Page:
Every now and then, I would dedicate a tiny bit of my free time to do this little exercise and get myself a prompt to ponder about. Something totally random. And sometimes this something can open my damn eyes and spread a little light for me.
You should try this out sometime.
Think of a random two-digit page number (you could use your favorite numbers). Find the nearest book that is sitting around and turn to that page number. The first full sentence is your prompt for the day.
So I turned to page 48 of the book “Walden” by Henry D. Thoreau:
“There is some of the same fitness in a man’s building his own house that there is in a bird’s building its own nest.”
— Henry D. Thoreau
I sat me down to ponder.
Thoreau lived alone, in the woods, on the shore of Walden Pond for two years and two months. He was building his cabin when he wrote the above.
I imagined him to sort of having an “oh shit” moment when he realized he needed a dwelling and couldn’t find someone to build it or buy the tools he required.
Shit, how do I even build a cabin?
Shit, I need Google and there’s no wifi here in the woods.
I am so thirsty right now and there’s no water and I have been drinking my own piss.
(P.S. None of that happened, of course. And Thoreau only started living in the woods after he completed his cabin.)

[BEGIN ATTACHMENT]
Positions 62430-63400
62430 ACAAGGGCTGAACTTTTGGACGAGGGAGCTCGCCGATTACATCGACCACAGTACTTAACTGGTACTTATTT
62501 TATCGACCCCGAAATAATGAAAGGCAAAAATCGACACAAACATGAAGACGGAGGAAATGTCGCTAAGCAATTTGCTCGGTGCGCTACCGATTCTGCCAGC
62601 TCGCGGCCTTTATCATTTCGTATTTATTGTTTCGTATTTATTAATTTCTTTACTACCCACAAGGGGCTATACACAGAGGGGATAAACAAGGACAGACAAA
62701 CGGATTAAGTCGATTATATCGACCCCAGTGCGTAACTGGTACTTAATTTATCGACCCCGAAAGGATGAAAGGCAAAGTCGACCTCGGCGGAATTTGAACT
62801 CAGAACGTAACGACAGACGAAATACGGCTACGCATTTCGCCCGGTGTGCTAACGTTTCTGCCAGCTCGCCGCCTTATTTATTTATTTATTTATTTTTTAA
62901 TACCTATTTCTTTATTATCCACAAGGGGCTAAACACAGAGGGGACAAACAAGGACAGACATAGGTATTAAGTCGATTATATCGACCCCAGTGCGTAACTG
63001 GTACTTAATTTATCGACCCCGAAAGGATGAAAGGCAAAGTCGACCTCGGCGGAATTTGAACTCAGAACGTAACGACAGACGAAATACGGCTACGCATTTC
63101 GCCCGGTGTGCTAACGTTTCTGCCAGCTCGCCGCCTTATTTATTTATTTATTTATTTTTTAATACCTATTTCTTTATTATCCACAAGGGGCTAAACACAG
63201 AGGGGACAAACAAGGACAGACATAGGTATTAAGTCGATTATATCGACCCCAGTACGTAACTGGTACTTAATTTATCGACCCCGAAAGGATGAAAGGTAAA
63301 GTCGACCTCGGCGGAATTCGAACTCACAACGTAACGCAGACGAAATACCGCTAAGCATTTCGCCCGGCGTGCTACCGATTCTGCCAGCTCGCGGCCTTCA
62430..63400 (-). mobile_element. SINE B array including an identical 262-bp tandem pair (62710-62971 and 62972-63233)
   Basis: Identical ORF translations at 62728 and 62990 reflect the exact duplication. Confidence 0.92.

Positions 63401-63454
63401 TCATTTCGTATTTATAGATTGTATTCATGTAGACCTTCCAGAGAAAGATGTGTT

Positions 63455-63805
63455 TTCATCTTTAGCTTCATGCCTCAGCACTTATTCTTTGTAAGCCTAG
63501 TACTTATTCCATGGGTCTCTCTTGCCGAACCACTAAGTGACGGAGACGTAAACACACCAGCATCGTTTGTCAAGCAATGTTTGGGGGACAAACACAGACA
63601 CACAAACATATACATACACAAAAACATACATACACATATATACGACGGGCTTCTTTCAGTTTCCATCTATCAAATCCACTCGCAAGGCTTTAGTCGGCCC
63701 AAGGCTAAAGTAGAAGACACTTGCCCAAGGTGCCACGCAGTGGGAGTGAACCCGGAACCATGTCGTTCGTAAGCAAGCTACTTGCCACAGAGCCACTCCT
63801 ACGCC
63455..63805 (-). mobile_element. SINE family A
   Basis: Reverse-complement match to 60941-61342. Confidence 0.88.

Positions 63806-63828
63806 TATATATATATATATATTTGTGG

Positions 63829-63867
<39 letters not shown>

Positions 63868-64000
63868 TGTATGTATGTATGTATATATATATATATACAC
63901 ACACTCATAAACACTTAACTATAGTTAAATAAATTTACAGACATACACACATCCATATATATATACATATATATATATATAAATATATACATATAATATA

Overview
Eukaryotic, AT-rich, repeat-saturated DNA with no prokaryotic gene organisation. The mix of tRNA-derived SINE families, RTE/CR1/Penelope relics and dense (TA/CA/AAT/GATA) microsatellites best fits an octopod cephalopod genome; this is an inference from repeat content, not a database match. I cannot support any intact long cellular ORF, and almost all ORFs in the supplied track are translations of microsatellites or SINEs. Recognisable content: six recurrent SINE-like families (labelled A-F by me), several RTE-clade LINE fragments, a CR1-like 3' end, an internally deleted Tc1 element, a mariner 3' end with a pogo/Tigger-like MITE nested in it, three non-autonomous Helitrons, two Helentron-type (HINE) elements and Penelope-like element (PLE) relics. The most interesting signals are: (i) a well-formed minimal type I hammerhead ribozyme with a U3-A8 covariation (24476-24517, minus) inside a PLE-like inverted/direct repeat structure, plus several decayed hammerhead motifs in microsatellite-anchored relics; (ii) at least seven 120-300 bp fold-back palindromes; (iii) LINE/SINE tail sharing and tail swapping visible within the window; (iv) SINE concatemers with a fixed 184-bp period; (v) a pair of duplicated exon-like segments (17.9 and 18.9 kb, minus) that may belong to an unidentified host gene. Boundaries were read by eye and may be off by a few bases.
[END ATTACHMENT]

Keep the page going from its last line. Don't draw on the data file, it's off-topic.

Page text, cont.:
In the course of building his cabin, something must have hit him. An epiphany. The self-reliant simplicity in building your own house. The deeper relationship between the simple and natural process of construction, and ourselves.
I believe the urge to create and work with nature is deeply human. There is always something about it that brings us this sense of pleasure, accomplishment, and confidence.
The below pretty much sums up the experience.
Plus, the world is getting cranky these days.
And will get crankier yet. Boeing 777s disappearing into thin air. Freak storms. ISIS attacks.
I’m not a conspiracy theorist. I’m no doomsday prepper either. But wouldn’t it be good to selectively learn some basic know-how to provide directly for ourselves in at least a few aspects of our lives?
Like locating and purifying water in the wild. Starting a fire and building a shelter. Identifying food sources and cooking outdoors. Making simple tools and furniture. Basic first aid. Skills that can literally save our lives and those of your loved ones should an unplanned crisis arise.
Anyway, I am done here.
Now I must return to construct my fire and cook a rabbit for dinner.